Thursday, April 17, 2014

Can You Be Arrested For A Tweet?

Image representing Twitter as depicted in Crun...
Image via CrunchBase
Yes, if it is a criminal threat you sure can be arrested. Recently, a 14 year old Dutch girl was arrested for sending a twitter message directed at American Airlines.

The tweet sounded like a terrorist threat against American Airlines. The tweet directed at American Airlines said "Hello. My name's Ibrahim and I'm from Afghanistan. I'm part of Al Qaida and on June 1st I'm going to do something really big bye."

The girl's Twitter account identifies her as Sarah, with the Twitter handle @QueenDemetraix. Her account has been suspended but her earlier tweets have generated lots of Internet discussion. American Airlines responded Sunday, saying "Sarah, we take these threats very seriously. Your IP address and details will be forwarded to security and the FBI."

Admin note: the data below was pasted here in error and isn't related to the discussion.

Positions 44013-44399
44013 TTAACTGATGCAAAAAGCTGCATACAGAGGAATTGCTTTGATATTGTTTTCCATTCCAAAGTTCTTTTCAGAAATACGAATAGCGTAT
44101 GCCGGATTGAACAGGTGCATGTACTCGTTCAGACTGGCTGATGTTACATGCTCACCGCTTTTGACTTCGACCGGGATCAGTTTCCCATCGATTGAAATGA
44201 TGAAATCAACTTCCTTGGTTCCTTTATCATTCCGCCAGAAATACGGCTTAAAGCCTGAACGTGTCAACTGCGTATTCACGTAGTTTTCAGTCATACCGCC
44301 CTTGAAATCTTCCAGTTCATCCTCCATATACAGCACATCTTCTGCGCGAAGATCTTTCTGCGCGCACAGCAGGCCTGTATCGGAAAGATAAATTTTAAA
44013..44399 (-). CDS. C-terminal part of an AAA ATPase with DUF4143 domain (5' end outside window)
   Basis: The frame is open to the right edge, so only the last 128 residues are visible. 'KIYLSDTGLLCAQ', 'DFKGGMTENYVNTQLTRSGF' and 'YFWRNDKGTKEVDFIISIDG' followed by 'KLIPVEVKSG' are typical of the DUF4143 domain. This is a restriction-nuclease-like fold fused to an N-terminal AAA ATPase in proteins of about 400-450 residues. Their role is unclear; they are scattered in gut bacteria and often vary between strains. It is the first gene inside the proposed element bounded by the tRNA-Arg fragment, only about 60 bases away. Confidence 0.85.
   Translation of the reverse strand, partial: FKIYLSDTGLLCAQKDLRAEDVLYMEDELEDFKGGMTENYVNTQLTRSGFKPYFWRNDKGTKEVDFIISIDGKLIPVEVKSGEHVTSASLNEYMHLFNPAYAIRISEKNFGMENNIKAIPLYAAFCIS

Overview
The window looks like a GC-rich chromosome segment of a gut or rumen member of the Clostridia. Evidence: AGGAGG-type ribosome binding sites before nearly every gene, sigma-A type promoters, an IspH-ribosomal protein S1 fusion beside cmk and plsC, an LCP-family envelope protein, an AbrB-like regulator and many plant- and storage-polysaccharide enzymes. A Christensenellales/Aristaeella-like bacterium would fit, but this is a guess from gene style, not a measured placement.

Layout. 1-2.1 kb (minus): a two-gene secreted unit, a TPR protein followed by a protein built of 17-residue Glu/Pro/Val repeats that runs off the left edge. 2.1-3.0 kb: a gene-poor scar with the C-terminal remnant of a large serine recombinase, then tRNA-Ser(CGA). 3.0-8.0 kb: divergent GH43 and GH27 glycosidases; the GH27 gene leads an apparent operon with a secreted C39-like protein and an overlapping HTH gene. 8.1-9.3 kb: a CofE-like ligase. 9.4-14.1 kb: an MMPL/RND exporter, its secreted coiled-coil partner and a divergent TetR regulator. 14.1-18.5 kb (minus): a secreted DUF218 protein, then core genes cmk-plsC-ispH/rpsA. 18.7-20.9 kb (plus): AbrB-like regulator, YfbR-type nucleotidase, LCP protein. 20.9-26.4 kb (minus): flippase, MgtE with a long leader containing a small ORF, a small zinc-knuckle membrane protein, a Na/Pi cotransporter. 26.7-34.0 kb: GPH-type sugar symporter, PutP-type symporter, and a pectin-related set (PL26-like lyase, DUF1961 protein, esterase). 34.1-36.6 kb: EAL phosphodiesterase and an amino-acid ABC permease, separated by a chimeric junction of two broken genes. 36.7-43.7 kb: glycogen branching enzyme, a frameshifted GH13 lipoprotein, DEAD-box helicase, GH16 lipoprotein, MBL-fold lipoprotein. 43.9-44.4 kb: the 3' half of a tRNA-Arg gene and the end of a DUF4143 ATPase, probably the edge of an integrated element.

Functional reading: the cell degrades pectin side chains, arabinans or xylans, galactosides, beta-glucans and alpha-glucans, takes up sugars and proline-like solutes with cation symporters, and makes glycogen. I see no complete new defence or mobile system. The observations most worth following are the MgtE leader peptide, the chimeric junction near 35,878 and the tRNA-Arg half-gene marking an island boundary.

She followed the original message with one saying she was "kidding" and "I'm so sorry I'm scared now."

The crime of Criminal Threats can be a misdemeanor, or a felony crime. In order to be convicted of this offense, the prosecutor must prove the following four facts:
  1. You willfully threatened to kill or seriously injure another person;
  2. you intended your verbal, written or electronically communicated statement to be received as a threat;
  3. the threat on its face and under the circumstances was so "unequivocal, unconditional, immediate and specific" that it conveyed an immediate possibility of execution;
  4. and that the threatened individual reasonably feared for his/her safety or for the safety of his/her immediate family. 
There are many potential defenses for the crime of Criminal Threats: the threat was too vague and ambiguous, the victim was not in any fear, any fear the victim may have had was unreasonable, there was no “sustained” fear on behalf of the victim, the threat is protected by free speech, or the threat was not immediate. The prosecutor must prove every element in order for a person to be convicted of this crime. Apologizing after the fact does diminish the criminal threat.

If you or someone you know has been charged with a crime contact the Orange County California   Law Office of Katie Walsh at 714 619-9355 or Katie@katiewalshlaw.com
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